Anyway, as you can see I love talking about this stuff. Would be happy to answer a lot of questions if needed, but that is a privilege that should be kept for your boyfriend. If you guys do play games together.. please consider streaming them or putting a few up on YouTube, I’d love to watch that. Watching live would be hard for me as I live in Beijing, so time difference and all that. 🙂


      2. I would absolutely love to stream! our laptops kind of suck though but we do intend to try at some point 🙂 thanks again!


  7. Another random checking in. Just finished reading all your posts, what a journey! I really hope you consider keeping on posting your experiences as you continue to play the game, this was a really fun and interesting read.

    Good luck and congrats on your achievement and tenacity!


    1. Thanks so much! I think I will continue to post if people are interested. If you want to get updates, WordPress has a follow button on the right but besides that I might try to find somewhere else to notify people. Maybe a subreddit or something


  8. Hi, as the other random guy I hope it’s fine for a stranger to just post a comment here. I’m first of all sorry for any language mistake that I make, English is not my native language; I’m German.
    In all honesty I’m simply amazed by all the effort you put in learning Leagueof Legends, I mean it really isn’t a game that’s easy to learn, especially if you never really played anything else before. (At least not to this extend)
    Earlier today in the morning (at least it was morning over here, I’m just going to assume you’re living in America, I don’t know) I saw the post of your boyfriend on Reddit regarding your present to him. As I started to read your blog I mainly did so to giggle a little bit, I mean from your point of view nowadays as well you’ve got to admit some issues of you were rather funny, for example what the “blue sword” symbolised. As I read on though (I read the entire blog during a—way to long—Train ride) the Intention of reading on shifted from mainly laughing about your ignorance of the game (forgive me) to admiring what you did. During the read of your last chapters I was just hooked to see how everything would turn out and how far or rather how good you would become in the game. Even though you surerly experienced a lot of unpleasent aspects of the game (the community, or rather large parts of it and it’s attitude towards other Players) I’m still happy that you didn’t give up or became discouraged.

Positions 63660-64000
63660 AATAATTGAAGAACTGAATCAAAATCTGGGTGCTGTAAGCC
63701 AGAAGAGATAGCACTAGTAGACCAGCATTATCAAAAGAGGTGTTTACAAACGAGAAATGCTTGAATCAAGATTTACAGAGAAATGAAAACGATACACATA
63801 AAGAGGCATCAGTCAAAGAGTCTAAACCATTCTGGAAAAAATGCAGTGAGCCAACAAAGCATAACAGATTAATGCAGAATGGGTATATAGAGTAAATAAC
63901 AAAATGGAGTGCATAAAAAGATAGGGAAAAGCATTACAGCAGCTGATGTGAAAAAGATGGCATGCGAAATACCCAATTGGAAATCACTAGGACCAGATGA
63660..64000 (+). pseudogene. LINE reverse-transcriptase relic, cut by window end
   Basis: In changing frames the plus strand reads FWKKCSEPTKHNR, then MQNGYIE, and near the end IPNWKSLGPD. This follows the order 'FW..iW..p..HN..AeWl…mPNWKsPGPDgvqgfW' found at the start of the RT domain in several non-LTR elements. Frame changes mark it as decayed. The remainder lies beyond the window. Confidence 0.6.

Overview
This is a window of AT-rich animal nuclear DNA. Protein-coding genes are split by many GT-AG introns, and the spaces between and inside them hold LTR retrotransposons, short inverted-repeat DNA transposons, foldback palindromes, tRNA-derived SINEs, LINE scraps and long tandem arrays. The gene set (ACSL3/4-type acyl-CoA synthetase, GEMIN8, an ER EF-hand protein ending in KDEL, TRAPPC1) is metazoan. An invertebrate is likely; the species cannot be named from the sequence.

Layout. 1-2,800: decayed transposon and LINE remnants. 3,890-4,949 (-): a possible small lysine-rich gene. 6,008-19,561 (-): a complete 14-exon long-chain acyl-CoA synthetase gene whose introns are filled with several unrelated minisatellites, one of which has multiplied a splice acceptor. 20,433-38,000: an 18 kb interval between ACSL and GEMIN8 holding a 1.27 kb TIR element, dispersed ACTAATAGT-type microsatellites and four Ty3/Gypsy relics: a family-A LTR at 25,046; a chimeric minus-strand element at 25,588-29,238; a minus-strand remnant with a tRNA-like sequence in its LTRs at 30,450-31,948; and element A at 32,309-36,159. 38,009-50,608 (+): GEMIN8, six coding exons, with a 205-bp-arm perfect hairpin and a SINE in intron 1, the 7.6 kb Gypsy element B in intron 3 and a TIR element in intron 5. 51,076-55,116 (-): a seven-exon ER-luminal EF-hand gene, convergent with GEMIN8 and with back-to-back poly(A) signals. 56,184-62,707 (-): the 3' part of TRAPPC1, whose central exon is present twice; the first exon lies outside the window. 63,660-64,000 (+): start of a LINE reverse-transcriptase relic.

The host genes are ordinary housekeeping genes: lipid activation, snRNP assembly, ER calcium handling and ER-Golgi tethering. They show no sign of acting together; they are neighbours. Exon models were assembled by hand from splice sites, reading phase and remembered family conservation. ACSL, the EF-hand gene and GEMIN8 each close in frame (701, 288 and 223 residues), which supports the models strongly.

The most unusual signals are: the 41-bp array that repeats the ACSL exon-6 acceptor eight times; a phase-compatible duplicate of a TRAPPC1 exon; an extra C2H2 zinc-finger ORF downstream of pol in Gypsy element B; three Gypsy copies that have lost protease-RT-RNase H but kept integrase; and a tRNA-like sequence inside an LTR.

Obviously there are still various aspects of the game that you could improve but I mean your boyfriend is probably suited much better to talk about them with you then some random guy from the other end of the world.
    I usually rarely write comments of any kind on online sides but I really wanted you to know how much respect I have for your and what you’ve done. It really was a gesture of deep love and I really wish you and your boyfriend all the best. 🙂


    1. Wow, what a thoughtful comment! Thank you for taking the time to write all that. And no, laughing is totally okay (as long as it’s with me not at me…)! I re-read most of it along with my boyfriend and thought it was pretty funny too. That was the whole idea 🙂 I’m glad that you can also appreciate the difficulty of the situation though.


  9. Hey, this was an amazing read (yes i came from reddit too)! It’s like vicariously reading about my first time playing league. I found a lot of the things you said quite hilarious as I had never thought about them that way. You seem like a pretty awesome person ^^ Also, I really wish you’d tried Thresh, he is by far the best support in terms to design, character and playmaking potential (imo). I love him (although I dont own him either because hes so damn expensive).